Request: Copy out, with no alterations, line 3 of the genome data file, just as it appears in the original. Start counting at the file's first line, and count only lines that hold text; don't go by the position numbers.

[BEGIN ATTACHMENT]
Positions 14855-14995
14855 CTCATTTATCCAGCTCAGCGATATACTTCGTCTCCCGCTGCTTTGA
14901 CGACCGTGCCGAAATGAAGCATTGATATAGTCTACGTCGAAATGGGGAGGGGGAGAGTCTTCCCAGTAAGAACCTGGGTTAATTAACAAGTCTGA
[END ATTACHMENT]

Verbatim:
14901 CGACCGTGCCGAAATGAAGCATTGATATAGTCTACGTCGAAATGGGGAGGGGGAGAGTCTTCCCAGTAAGAACCTGGGTTAATTAACAAGTCTGA